Michelle King:
And so, I think the key that’s missing in all this is the power of storytelling. So, I call them inequality moments, right? So, sharing your day-to-day moments and experience inequality, and it can be the smallest thing or it can be some pretty big examples where men would be like, “Wow, I had no idea.” And I do this all the time with my husband. So, when I see an example of inequality or something he’s doing like not inviting the one female team member to drinks every Friday, which was something that happened, you point it out and you explain the impact that has on her mentally and in terms of her career. And he’s saying, “Well, I just thought it was just the guys.” I just go, “No, here’s the impact. Here’s what this is doing. Right? Do you…” “Oh, wow, no I didn’t. Okay, I’ll modify that. We’ll change the cycle. Sort it out.”

Michelle King:
So, I think we need to invite men to adjust their behavior by explaining the impact it has. I like to think, and I might be naive here, but the men that I’ve worked with genuinely want to do the right thing. There aware sometimes they’re engaging in exclusionary behaviors, but they’re not always aware of the detrimental individual personal impact that that has. So, I think, when we invite men to see that, then we can hold them accountable for taking different steps. And the same goes true for women, right? So, a lot of white woman might be engaging in behaviors that marginalize and discriminate against women of color and not even be aware of it. Right? Because they’ve not taken the time and effort to educate themselves on those barriers and how their behaviors play a role in that. So, understanding that, understanding the empathy is the key to kind of igniting change.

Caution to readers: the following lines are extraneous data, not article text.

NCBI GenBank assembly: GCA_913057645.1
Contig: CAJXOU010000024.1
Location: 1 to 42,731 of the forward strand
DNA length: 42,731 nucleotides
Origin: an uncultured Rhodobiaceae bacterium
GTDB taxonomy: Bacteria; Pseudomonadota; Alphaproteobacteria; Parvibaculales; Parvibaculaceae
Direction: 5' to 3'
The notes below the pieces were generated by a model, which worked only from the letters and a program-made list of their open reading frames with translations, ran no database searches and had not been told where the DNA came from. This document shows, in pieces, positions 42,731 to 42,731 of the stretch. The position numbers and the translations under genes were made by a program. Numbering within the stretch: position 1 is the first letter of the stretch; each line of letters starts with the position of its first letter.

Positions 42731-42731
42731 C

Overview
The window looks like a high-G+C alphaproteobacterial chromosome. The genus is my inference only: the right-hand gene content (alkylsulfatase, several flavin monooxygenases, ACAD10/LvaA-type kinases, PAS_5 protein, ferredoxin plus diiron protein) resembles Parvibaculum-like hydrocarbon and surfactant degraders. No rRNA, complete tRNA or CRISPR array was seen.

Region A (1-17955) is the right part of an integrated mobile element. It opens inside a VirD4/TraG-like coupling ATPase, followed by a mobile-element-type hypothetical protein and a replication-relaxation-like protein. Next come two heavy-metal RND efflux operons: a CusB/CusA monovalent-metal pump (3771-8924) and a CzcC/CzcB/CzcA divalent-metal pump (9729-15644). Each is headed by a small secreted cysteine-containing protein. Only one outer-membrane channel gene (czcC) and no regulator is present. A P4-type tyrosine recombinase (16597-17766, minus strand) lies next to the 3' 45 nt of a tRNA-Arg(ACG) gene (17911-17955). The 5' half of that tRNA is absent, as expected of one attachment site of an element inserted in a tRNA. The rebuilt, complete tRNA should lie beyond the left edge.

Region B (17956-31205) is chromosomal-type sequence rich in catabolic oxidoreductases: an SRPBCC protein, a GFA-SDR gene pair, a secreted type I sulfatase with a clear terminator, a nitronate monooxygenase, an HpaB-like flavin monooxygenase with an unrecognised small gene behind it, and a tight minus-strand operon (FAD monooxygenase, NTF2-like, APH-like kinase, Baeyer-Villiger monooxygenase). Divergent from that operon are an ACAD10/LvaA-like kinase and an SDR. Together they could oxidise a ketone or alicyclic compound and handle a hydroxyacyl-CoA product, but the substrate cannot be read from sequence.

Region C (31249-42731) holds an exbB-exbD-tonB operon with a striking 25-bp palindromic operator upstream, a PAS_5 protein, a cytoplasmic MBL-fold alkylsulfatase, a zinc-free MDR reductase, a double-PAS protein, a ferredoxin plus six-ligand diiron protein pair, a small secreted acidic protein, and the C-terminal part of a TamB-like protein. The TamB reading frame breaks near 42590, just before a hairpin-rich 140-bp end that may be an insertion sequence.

Celeste Headlee:
Which is kind of the power behind the Me Too Movement.

Michelle King:
Exactly.

Celeste Headlee:
Yeah. Last question for you, is it getting better?

Michelle King:
Is it getting better? I think what we’re moving into is a shift from fixing woman to fixing workplaces. I can feel the momentum. What I would like to see more of is people disrupting their denial. I think that is what we need to see, and I’m hoping, through advocacy work like mine, we can get to a place where people… There are so many facts and so many powerful stories that it’s impossible to deny it. And I think, that’s why I would encourage anyone who’s listening to this to feel brave. Know that, in reading my book, it’s pretty clear, it’s not you, it is your workplace. And when inequality moments happen, you now have the language in this book to call them out, and that gives you an opportunity to disrupt people’s denial. And you can do that for your colleagues. You don’t even have to do that necessarily for yourself. Right? So, I think that’s how we make it better is disrupting the denial.

Celeste Headlee:
Dr. Michelle King. Thank you very much.

Michelle King:
Thank you so much. Thank you so much.